• mozzarella string cheese sticks
  • blueberries
  • bread and butter for toast (or plain)
  • plain potato chips
  • sugar cookies
  • cottage cheese
  • plain bagels with plain cream cheese
  • eggs to cook scrambled in the microwave
  • vanilla ice cream
  • blueberry muffins
  • lightly salted peanuts, almonds or cashews
  • pretzels
  • homemade chicken noodle soup (Prepare it ahead of time and refrigerate or freeze it.)

6. Refill your usual medications.

You’ll also want to make sure you have enough of your usual medications for your bladder and any other health conditions you may have. A week before your hydrodistention, check your medicine supply and order any needed refills so you won’t have to worry about that as you recover. Using a pill organizer is incredibly helpful and easy to make sure you take what you need to when you need to.

7. Keep yourself entertained.

One great pain management tool is distraction. Have some movies, television shows and/or books in mind before your hydro to keep you entertained afterward. I have found during my worst pain times that if I turn on an episode of a show I have watched many times before (for me, it’s “Golden Girls”), then it can distract me but also allow me to rest and eventually sleep since I know what’s going to happen in the show and don’t need to try and stay awake. The day of your hydro, you’ll probably be too sleepy to pay much attention to a movie or show, so go for something low-key or that you’ve already seen. Then have other things in mind for when you are more awake but still needing to rest over the following couple of days.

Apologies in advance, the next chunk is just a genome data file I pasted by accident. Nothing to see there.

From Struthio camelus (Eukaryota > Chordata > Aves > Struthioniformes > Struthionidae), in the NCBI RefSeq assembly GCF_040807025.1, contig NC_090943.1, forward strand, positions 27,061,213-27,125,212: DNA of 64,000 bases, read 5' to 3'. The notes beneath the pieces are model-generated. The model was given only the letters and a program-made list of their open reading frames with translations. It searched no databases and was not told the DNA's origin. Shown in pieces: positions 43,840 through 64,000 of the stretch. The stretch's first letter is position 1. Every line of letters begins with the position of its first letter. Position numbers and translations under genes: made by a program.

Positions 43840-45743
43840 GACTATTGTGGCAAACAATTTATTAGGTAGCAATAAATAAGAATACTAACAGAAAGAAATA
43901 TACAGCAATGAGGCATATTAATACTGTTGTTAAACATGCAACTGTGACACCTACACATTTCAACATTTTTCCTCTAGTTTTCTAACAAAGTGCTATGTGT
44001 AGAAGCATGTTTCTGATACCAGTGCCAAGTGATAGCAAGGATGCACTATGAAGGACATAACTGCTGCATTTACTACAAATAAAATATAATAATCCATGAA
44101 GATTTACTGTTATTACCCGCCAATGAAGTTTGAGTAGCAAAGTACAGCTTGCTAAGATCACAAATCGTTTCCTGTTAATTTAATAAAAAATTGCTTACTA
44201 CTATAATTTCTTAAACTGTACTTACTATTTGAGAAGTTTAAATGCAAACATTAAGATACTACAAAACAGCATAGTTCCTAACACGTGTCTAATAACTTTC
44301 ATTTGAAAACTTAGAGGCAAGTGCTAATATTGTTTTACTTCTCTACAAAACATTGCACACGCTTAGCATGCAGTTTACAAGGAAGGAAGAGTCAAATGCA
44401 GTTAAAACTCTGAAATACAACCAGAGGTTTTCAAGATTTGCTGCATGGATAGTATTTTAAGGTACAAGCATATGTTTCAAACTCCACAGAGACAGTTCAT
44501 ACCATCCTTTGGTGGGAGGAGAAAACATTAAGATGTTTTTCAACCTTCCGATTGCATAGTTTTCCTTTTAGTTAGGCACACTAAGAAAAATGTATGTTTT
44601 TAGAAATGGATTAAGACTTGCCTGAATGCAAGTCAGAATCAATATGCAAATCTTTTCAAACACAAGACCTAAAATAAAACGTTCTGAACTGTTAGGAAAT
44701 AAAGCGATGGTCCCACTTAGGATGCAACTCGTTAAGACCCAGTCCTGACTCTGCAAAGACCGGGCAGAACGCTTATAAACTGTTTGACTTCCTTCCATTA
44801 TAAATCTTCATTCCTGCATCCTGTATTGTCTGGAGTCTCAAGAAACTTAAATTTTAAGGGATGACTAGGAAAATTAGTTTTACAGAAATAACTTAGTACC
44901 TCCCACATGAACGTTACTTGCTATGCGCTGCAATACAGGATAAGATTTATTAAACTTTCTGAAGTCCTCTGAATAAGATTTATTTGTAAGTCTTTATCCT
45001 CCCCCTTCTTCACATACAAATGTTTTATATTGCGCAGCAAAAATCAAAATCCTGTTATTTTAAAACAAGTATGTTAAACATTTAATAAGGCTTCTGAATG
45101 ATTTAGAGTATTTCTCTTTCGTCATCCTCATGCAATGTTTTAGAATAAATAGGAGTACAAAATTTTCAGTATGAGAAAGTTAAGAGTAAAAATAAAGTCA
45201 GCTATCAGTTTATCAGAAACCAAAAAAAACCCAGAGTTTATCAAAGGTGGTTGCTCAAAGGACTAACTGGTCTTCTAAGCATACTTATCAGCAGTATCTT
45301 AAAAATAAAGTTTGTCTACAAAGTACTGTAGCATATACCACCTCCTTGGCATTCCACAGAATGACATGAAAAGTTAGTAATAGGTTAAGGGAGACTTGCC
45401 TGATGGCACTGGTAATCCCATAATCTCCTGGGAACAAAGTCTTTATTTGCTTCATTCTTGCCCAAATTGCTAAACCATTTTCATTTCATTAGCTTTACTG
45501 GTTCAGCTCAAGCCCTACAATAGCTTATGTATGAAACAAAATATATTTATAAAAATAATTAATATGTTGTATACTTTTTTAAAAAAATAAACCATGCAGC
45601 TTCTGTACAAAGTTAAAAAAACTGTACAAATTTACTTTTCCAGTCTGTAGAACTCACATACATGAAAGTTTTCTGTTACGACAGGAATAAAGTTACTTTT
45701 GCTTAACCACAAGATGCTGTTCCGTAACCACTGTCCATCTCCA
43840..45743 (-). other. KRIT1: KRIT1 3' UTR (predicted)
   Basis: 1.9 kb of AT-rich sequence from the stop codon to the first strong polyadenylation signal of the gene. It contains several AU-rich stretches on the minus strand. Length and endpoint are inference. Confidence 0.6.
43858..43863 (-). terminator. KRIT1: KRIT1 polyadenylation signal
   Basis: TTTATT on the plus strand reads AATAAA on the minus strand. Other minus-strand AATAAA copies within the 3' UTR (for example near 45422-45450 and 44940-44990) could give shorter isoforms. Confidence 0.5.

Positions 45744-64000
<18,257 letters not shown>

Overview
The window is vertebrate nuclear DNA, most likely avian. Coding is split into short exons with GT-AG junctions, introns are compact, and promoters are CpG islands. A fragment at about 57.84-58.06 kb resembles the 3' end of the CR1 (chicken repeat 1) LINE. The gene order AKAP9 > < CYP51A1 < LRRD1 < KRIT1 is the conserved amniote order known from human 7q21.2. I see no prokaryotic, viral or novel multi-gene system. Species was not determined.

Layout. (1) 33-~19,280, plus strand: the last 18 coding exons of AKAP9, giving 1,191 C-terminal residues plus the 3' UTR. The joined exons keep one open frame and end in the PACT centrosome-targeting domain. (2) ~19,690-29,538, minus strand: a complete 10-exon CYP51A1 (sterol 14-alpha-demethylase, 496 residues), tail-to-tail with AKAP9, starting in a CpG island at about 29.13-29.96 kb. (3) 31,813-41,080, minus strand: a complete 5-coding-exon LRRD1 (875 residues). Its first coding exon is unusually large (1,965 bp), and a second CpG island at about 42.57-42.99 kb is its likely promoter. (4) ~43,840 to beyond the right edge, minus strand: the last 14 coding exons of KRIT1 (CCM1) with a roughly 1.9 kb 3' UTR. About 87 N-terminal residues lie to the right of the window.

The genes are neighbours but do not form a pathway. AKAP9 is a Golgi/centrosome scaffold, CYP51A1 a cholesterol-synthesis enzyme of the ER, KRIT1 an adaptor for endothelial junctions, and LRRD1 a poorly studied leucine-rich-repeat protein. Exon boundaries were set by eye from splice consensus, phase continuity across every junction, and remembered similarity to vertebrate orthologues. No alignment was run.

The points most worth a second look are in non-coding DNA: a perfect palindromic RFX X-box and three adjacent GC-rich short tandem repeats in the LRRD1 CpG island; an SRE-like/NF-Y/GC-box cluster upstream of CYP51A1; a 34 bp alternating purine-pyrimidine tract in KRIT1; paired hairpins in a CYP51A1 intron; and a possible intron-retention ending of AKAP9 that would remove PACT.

8. Use a heating pad

Sometimes a warm heating pad can help relax your pelvic floor muscles and symptoms after a hydrodistention or during an IC flare.(1) If you have trouble urinating post-hydro, you can even try doing so in a warm bath.

9. Use cool water when you urinate.

Often after a hydrodistention you’ll have burning pain when you urinate. This lasts longer for some than others. One way to alleviate some of that burn just a bit is to spray cool water between your legs as you urinate. A perineal wash bottle works well for this, but you can also use a cup if you don’t have one. If the burning continues after you urinate, consider using an ice pack between your legs for about 15 to 20 minutes to help alleviate some of the discomfort.

10. Connect with others.

Pain can feel very isolating. It is physically isolating in that you are stuck at home unable to go anywhere. But, don’t forget as you recover that you can use this time to connect with those you love. Once you’re feeling a bit better, invite other members of your household to watch a movie with you. Go onto the ICN patient forum and talk with other patients who can commiserate with you. Remind yourself (and maybe ask a loved one to gently remind you, too) that you won’t feel like this forever. It will get better!



  1. Clemens JQ, Erickson DR, Varela NP et al: Diagnosis and treatment of interstitial cystitis/bladder pain syndrome. J Urol 2022; https://doi.org/10.1097/JU.0000000000002756.
  2. Evans RJ. 7 Ways to Help Control Interstitial Cystitis Symptoms. Urology Care Foundation. Nov. 28, 2016.